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Yes! I am working to try to get Pan more flexible over jumps, but it's very slow going. She much prefers to jump then turn as opposed to turning while in the air. Pan also is not the greatest at judging distances at speed and has a weird jumping style where she tucks her rear legs under her instead of extending them.
Good luck! Pan is in good hands, for sure!

A friend of mine with a Mal just got so fed up...the dog just had a terrible time turning over bars...handle could angle the approach but other than that it was straight across every time. No wrapping the uprights, it was jump-land-turn. Just had no flexibility through his back. That she could manage from handling standpoint though it wasn't ideal...what was so frustrating was any time she would go to an agility seminar, the instructor(s) (usually BC folks) would hone in on this and all the advice she would get was about getting him to flex over the bar...and after a while she'd just be like...I KNOW and yes I am working the whole list of everything to get him flexing can we please move on and critique my handling or anything other than this??? After a few times of this happening other folks would start to chime in to back her up so she would get something out of the seminar other than yet another lecture about how her dog isn't flexing over bars...
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Old 10-13-2012, 07:15 PM
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Good to know it's not too many people like that, Shai. It seems silly to me that people wouldn't consider shelties to be a 'real agility breed' since they're so well represented.

I've seen quite a few slow BCs and shelties though too. It's not like every dog in a breed will be fast.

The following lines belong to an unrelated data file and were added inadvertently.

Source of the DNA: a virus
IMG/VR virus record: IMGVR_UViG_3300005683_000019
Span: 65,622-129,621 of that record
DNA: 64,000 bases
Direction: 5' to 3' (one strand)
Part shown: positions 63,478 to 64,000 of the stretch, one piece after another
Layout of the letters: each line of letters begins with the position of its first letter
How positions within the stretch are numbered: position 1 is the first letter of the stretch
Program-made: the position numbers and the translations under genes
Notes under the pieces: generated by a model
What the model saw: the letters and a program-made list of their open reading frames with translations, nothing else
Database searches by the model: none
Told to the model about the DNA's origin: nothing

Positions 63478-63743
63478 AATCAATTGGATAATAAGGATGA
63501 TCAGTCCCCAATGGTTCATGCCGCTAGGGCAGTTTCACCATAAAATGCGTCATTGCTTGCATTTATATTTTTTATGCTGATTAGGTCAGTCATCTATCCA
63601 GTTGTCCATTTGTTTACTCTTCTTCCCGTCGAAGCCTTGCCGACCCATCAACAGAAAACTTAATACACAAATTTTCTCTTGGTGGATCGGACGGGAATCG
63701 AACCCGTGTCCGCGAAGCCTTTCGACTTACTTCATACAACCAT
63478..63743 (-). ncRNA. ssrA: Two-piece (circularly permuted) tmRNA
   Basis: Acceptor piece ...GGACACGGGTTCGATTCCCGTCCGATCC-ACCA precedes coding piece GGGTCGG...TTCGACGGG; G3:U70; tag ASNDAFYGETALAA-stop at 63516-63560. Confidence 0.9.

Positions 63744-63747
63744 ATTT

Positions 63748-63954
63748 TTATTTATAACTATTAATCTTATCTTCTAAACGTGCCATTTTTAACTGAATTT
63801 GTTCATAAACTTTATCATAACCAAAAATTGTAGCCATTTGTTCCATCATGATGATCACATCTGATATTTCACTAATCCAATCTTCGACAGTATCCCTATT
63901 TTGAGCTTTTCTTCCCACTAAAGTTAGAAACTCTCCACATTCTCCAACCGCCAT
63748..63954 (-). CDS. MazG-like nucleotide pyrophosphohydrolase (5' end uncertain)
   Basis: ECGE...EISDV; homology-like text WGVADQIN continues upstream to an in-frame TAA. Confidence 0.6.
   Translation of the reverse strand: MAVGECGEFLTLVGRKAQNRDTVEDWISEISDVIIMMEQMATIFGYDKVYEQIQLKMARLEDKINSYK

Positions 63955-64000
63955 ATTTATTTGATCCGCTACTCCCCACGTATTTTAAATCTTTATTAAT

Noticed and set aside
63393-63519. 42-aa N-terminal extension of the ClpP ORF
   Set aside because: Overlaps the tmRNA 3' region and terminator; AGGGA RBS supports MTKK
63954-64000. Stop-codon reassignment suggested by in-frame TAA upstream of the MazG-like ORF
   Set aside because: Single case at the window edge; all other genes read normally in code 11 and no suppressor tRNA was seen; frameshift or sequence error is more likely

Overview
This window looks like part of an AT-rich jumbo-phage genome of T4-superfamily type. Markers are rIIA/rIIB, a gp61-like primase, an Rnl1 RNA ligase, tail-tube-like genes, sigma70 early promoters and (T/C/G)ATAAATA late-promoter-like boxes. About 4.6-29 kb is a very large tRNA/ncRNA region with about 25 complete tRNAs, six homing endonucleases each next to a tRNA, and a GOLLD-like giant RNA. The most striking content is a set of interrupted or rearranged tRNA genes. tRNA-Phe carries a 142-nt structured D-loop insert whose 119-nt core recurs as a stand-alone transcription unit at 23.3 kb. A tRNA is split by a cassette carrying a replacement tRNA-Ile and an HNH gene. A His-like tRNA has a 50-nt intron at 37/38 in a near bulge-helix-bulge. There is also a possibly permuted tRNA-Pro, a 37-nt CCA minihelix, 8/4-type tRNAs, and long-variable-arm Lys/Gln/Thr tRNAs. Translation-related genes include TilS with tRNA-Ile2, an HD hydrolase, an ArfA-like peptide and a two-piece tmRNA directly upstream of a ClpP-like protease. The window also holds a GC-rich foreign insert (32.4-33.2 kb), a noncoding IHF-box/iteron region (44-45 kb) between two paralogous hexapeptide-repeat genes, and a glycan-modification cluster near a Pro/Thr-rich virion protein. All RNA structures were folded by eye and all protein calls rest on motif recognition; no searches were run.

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Originally Posted by Panzerotti View Post
Yes! I am working to try to get Pan more flexible over jumps, but it's very slow going. She much prefers to jump then turn as opposed to turning while in the air. Pan also is not the greatest at judging distances at speed and has a weird jumping style where she tucks her rear legs under her instead of extending them.
I've seen quite a bit of that in the belgians (though these were tervs)
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Old 10-14-2012, 05:31 PM
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Obviously, the answer to the original question is "YES!", there are certain breed tendencies with jumping.

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Originally Posted by Shai View Post
Well I mean there's not really one answer lol. There's a reason there are whole seminars and books and DVDs on this stuff. What I've learned is based partially on that, and mostly on spending thousands of hours watching dogs run agility.

And to every rule there is just one exception after another.
Very true!

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Originally Posted by Shai View Post
There are a lot of poodles in agility but I've never personally seen a Standard who jumps well. Between the short back and the (usually) ramrod straight fronts they just sort of fling themselves over.